Wednesday, September 9, 2009


This week school re-opened. To say that it is in session would be false. In actuality it is a week of registration and preparation. Which means that the majority of the day the students sit in the classrooms by themselves doing nothing. It seems quite strange to me, but I am not Ghanaian. Normal teaching begins next Monday. I do a lot of sitting and waiting.

Monday morning I sat in a staff meeting all morning. I felt quite out of place. I was half-surprised to see my name on the staff list that was passed out at that meeting. My official titles: P6 social studies teacher, library assistant, reading facilitator. There is not much for me to do this week. I have lessons prepared for next week, but they will have to wait. I walked into the library Monday afternoon to help and was immediately overwhelmed. The place is dusty and disorganized. Stacks of books are sitting everywhere, waiting for labeling materials to be shelved. Not surprisingly, lizards and spiders have made their homes among the reference materials (because no one ever uses them.) I asked what the system of checkout was and had to stifle a laugh as the librarian spent several minutes trying to locate the "checkout book" on his messy desk. I thought to myself, "So that's how it works around here..."

Evening tutoring has been going well. Monday night was Ma Millicent's birthday. I made her a cake and some icing (the best I could with the ingredients I have). I brought it over and we sang happy birthday and somehow made a 9x9 cake feed 26 kids. They licked the pan clean, quite literally! It was so much fun though. As we were singing, Ma was singing happily along with us, "happy birthday to me" and I again felt that sense of belonging. I wrote out math problems, read books, and did addition flash cards with the girls for the rest of the evening. One of the girls had asked me to bring some glue to fix her shoe. When I pulled out the super glue I had brought along I suddenly had a long line of girls whose shoes were in pieces. Many of these girls have never owned new shoes, and the donated shoes they often receive are already worn. Some of the shoes would have required a miracle to put back together, even with super glue. They were so excited, I just hope the glue sticks...I wish I could buy them all new shoes. Last night's tutoring was at the Joy Barnett house. There are lots of kids in that house that need help. I wish I had time to do one-on-one work with them. After an hour of working on math and reading, we decided on an arm and thumb wrestling tournament to finish off the night. It was so much fun! Thankfully I was able to beat all of them but one high school boy.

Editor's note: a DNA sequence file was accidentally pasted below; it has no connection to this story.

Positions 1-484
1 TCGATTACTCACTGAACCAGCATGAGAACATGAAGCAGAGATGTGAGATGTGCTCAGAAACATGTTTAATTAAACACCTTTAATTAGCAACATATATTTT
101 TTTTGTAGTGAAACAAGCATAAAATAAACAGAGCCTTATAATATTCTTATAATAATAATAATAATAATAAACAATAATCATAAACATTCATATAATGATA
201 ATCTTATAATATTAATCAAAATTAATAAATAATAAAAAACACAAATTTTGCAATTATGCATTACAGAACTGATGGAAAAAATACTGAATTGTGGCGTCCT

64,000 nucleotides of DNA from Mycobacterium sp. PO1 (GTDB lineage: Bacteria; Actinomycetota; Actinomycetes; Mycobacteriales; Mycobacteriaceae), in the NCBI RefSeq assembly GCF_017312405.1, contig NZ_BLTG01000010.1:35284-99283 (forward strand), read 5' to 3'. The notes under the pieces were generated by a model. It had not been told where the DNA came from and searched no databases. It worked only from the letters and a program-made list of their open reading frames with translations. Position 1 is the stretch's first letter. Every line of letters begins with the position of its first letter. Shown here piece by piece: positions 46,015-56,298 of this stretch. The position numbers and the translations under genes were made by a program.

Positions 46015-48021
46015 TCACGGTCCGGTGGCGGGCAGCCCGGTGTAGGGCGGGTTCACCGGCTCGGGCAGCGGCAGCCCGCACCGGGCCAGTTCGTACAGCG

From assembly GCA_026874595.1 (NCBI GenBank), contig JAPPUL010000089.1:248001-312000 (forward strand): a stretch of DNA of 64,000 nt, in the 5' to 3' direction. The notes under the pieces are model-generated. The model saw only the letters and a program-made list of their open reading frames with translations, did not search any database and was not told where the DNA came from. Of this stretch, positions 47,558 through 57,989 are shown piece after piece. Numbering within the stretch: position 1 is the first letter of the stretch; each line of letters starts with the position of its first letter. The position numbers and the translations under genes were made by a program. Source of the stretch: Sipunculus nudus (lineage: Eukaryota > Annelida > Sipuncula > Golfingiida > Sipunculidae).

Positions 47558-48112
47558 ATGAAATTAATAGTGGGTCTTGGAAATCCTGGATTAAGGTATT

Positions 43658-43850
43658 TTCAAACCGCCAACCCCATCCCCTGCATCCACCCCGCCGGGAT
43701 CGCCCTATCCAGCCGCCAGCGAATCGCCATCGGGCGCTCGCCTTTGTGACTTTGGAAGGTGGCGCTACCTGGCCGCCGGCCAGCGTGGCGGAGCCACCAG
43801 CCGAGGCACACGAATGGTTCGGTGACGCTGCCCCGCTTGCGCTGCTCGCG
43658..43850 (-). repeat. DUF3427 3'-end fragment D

1 comment:

  1. Chelsea,
    What would a pair of decent shoes cost there? It'd be a nice thing to take up a collection for a shoe fund for Christmas.